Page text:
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The Channels

The news site of Santa Barbara City College.

The Channels

The news site of Santa Barbara City College.

The Channels

The Hawaii missile false alarm showed me how helpless I was

The Channels Opinion Pages | STAFF COLUMN

There aren’t too many ways a surf trip in Hawaii can go wrong, aside from dangerous swells and nukes from North Korea.  

It was the last day of my trip, and I wasn’t even planning on surfing that day.  Actually, I hadn’t even gotten out of bed when I heard what I thought was an Amber alert.

I was in no mood to go looking for a grey Tacoma so I rolled back over and went to sleep.  

My phone had broken on the first day of the trip, and it wasn’t until a few minutes later that my friend ran into the bedroom asking what we should do.  

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For a moment, I thought he was saying we should go help this kidnapped child.  


Normally I wouldn’t have taken the message so seriously, especially after spending the week relaxing in Hawaii, however this happened to take place at a very tense time in our country’s relations with North Korea.  

The night before, I had gone on a Facebook rant about the whole situation, and now I was sitting smack dab in the middle of it.

It was a crazy feeling considering the fact that I didn’t personally do anything to piss off another country.

I think about this feeling everytime I see bombings in the news, and I’ve grown to learn that innocent lives are a valuable form of leverage to many people. When you’re in a country, domestic or foreign, you’re unofficially representing an entire government of ideas whether you like it or not.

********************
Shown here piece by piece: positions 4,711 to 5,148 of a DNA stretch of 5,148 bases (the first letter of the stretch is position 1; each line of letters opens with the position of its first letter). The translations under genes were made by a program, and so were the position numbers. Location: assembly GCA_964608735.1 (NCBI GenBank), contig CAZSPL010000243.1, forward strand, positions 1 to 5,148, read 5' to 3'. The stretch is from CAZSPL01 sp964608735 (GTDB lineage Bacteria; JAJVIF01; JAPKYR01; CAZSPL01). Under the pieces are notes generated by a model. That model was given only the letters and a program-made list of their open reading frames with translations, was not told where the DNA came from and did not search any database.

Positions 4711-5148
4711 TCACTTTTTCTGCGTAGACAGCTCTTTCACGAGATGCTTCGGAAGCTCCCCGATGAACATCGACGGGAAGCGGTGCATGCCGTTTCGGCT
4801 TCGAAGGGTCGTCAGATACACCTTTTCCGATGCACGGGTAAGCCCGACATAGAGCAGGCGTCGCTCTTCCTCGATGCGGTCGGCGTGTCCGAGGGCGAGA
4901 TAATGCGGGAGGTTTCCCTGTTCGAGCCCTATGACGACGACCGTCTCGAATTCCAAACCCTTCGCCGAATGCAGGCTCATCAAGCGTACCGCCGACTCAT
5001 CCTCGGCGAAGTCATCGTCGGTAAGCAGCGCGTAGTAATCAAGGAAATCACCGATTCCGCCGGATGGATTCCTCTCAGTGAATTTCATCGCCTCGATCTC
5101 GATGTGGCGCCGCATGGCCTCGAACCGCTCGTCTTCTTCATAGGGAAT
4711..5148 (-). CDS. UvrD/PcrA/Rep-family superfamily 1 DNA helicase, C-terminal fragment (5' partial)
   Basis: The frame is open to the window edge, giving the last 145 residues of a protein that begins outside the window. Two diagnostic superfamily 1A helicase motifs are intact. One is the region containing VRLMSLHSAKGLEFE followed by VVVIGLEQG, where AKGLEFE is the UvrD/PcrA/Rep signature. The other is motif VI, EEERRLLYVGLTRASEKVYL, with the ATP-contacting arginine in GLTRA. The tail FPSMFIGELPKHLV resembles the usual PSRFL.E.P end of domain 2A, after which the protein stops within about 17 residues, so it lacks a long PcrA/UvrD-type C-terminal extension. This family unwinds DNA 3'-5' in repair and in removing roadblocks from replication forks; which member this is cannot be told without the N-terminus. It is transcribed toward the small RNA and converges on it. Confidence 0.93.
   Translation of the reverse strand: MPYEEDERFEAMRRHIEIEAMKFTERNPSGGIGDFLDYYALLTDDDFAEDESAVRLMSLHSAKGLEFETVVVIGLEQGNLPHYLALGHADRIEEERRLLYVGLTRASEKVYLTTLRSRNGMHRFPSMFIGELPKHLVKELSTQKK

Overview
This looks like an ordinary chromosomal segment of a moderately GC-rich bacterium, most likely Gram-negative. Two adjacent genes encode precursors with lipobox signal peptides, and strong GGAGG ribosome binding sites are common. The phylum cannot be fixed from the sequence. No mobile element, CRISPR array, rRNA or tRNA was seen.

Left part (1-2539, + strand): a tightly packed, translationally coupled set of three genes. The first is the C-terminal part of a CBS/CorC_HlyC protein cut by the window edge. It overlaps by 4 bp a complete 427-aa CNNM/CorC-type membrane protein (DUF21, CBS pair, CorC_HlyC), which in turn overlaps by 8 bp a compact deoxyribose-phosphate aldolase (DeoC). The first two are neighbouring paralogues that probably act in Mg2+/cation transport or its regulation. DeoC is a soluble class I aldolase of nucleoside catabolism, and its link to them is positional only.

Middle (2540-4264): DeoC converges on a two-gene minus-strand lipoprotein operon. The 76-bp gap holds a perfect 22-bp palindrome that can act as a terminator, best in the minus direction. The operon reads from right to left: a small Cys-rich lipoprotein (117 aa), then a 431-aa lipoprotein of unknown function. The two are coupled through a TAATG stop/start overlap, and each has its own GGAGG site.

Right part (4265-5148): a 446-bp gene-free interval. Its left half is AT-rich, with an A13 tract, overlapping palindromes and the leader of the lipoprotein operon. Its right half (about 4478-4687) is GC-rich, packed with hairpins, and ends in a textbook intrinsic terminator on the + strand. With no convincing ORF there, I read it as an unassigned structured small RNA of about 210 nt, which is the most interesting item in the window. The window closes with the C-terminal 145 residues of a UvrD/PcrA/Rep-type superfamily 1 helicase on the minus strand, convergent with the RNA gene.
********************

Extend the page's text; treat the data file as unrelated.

I was ready to reason with whoever was trying to bomb me, but unfortunately that wasn’t an option.

I didn’t know what was about to happen, but I thought that there was likely something we could be doing about it.

We started yelling in the streets for someone to help us until eventually one of our neighbors was nice enough to open his door and yell, “go inside and call your loved ones!”

This made it real.

I borrowed a phone to call home, but there was nothing my family could say. I’ve never felt so helpless.  

I later saw videos of people crawling into manholes, but the thought to do that never even entered my brain. My friends and I were paralyzed by the situation. We just wanted to go home.

Then, a brutal 38 minutes later, we got another alert which said: “There is no missile threat or danger to the State of Hawaii. Repeat. False Alarm.”

Awesome, apparently somebody hit the wrong button, or at least that’s what we were told at the time.  

At this point I’ve heard a number of different explanations, and CNN reported in February that the person who sent the alert really thought there was a missile. According to a Russian news report, the U.S. government sent the alert to distract people from the fact that they were bombing Guam.  

I don’t know who to believe, but I hope that whoever was behind it had a good reason because they ruined the last day of my vacation.  

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